SARS-CoV-2-specific memory T cells have also been detected in exposed seronegative healthy individuals (relatives of confirmed cases), which may indicate asymptomatic infection. One study has shown that ~93% of “exposed asymptomatic” individuals had a T cell response to SARS-CoV-2, despite seropositivity in only 60% of cases [28]. Asymptomatic infections may therefore be more common, and antibody testing alone may underestimate the true prevalence of the infection or population immunity. SARS-CoV-2-specific T cells were found in most of the convalescent patients in this study, which is a promising sign that infection may give rise to immunity [29]

Potential therapeutic interventions
Interleukin 7 (IL-7), a cytokine that is essential for lymphocyte survival and expansion, may provide a promising therapeutic strategy and when given to patients can increase circulating and tissue lymphocytes [30]. However, randomized controlled trials are required to assess the safety and efficacy of IL-7 as a treatment, and some are currently underway [31]. A clearer understanding of the immune response at different stages of disease and differences in immune response between patients could help inform the use of immunostimulatory strategies such as thymosin α1 [32] or type I interferon [33] versus immunosuppressive drugs such as tocilizumab [34], ruxolitinib [35], or dexamethasone [36] to treat COVID-19.

Questions remain around the use of immune checkpoint inhibitors, for example, in cancer therapy, and their role in COVID-19 infection. An example of these are inhibitors of programmed death-1/ligand-1 (PD-1/PD-L1) (e.g. nivolumab and pembrolizumab). COVID-19 may cause T-cell exhaustion with increased expression of PD-1 and PD-L1, and the effect of blockade of these critical pathways is unknown. It could theoretically either mitigate or exacerbate COVID-19 severity [37], depending on the stage of the disease. Trials are required to evaluate these interventions in COVID-19; one trial evaluating pembrolizumab as part of a study assessing checkpoint blockade interventions in COVID-19 is currently underway [38]  and several trials are registered planning to assess nivolumab safety and efficacy in patients with COVID-19 [39]. In one study of the effect of PD-1 blockade on the severity of COVID-19 in patients with lung cancers, PD-1 blockade did not appear to affect the severity of COVID-19 in patients with lung cancers [40].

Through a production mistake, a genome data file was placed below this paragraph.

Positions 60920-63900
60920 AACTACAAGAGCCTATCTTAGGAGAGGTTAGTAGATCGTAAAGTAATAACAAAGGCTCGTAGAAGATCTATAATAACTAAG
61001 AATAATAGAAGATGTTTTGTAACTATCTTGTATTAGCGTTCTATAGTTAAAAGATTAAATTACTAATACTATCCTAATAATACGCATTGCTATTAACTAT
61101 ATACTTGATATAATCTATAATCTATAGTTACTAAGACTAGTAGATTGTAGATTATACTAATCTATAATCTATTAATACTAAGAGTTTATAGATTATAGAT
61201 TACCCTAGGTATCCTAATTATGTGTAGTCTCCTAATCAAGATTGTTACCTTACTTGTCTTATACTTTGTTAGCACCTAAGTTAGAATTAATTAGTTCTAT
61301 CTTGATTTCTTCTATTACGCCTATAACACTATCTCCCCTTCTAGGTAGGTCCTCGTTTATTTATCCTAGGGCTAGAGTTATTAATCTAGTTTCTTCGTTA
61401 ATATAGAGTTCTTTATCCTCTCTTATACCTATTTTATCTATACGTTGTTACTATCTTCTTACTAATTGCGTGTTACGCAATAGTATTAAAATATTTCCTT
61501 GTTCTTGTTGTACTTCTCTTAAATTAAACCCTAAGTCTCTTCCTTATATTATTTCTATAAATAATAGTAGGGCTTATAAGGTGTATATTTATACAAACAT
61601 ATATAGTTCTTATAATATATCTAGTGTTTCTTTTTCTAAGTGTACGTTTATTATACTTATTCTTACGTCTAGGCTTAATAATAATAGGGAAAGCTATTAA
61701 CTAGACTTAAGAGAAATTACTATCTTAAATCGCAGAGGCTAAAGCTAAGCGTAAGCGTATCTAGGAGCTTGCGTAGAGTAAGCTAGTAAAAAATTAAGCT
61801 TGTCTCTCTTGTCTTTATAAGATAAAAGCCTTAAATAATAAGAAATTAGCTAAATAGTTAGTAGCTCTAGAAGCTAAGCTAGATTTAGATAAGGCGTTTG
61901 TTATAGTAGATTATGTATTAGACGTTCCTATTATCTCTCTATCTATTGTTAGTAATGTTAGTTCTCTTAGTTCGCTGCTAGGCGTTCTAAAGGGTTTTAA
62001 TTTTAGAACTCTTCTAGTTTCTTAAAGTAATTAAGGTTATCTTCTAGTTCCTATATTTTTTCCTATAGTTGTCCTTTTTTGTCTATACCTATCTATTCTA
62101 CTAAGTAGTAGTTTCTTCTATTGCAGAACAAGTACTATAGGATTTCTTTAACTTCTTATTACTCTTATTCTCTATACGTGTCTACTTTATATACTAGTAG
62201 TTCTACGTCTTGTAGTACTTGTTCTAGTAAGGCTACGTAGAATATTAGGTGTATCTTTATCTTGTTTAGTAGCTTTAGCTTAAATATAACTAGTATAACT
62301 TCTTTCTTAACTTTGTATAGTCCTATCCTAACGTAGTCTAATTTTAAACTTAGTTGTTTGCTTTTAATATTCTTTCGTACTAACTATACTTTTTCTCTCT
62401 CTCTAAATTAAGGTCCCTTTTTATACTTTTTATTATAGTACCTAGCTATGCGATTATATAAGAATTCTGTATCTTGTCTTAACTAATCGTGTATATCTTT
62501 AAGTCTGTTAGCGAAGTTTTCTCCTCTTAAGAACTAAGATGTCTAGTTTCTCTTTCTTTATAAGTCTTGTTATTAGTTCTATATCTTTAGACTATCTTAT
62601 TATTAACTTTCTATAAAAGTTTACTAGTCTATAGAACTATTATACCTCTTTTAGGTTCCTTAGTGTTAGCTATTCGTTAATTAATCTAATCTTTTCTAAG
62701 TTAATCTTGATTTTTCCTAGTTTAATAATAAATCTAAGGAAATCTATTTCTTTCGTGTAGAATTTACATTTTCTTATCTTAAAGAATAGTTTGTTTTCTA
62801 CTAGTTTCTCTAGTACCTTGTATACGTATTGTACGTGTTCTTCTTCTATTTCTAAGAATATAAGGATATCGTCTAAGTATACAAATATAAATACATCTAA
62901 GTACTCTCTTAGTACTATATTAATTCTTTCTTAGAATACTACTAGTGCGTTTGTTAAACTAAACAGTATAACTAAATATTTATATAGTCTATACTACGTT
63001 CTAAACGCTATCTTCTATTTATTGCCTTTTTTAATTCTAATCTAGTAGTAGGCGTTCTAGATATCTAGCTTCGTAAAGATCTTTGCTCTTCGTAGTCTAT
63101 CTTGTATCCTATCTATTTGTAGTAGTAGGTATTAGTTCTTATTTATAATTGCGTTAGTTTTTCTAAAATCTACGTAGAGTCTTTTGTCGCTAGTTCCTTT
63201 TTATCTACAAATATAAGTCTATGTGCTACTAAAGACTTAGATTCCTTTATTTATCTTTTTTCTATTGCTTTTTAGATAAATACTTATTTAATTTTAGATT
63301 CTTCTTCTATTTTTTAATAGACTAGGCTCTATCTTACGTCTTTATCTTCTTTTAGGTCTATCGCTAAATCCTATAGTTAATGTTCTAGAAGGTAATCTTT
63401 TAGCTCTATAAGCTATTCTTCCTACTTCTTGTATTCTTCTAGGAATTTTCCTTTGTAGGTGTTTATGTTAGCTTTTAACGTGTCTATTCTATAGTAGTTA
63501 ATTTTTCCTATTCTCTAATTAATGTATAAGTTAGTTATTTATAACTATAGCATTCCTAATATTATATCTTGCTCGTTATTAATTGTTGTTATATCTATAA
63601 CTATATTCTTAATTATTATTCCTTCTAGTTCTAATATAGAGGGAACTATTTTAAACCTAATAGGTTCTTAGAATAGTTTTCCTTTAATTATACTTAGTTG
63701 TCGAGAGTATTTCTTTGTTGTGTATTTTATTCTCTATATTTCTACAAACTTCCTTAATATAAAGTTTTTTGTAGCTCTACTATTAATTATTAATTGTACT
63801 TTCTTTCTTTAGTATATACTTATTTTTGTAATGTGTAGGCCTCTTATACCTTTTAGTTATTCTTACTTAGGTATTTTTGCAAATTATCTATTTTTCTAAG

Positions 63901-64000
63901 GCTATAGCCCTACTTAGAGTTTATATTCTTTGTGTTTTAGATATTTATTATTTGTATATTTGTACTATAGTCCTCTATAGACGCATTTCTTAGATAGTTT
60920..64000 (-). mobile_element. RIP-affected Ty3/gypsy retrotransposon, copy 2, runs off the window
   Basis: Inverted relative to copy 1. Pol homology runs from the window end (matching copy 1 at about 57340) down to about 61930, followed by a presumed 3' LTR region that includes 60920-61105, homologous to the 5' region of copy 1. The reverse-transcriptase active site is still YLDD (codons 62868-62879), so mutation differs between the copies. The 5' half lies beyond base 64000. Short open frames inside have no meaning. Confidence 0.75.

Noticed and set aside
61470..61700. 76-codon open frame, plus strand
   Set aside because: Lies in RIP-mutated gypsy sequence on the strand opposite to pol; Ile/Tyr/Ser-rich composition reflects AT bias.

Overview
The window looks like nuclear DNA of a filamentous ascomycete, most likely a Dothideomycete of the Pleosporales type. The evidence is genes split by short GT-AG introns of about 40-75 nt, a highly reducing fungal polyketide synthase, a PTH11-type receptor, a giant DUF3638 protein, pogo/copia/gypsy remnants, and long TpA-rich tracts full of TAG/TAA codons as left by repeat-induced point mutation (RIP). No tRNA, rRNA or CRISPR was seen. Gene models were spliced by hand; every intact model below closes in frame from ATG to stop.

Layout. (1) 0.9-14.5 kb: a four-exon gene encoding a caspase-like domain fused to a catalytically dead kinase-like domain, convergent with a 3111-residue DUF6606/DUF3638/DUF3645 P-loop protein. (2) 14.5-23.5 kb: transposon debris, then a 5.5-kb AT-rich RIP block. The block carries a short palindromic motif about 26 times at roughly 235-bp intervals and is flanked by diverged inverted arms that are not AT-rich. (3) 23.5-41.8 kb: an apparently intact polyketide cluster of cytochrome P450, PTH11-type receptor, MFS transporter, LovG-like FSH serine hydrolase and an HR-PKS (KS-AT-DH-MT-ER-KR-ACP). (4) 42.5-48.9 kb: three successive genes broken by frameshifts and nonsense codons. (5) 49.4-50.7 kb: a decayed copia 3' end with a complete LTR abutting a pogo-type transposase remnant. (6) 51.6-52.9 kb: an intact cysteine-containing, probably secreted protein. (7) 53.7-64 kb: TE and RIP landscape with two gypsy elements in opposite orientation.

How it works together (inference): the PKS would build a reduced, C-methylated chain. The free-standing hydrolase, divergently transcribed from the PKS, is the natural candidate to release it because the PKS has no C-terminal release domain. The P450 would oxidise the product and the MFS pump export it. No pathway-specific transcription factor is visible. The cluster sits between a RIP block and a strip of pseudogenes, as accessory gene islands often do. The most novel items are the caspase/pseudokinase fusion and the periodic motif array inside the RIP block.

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Acknowledgements: The authors would like to thank Dr. T. Griseri for helpful discussions.

Disclaimer: This article has not been peer-reviewed; it should not replace individual clinical judgement, and the sources cited should be checked. The views expressed in this commentary represent the views of the authors and not necessarily those of the host institution, the NHS, the NIHR, or the Department of Health and Social Care. The views are not a substitute for professional medical advice.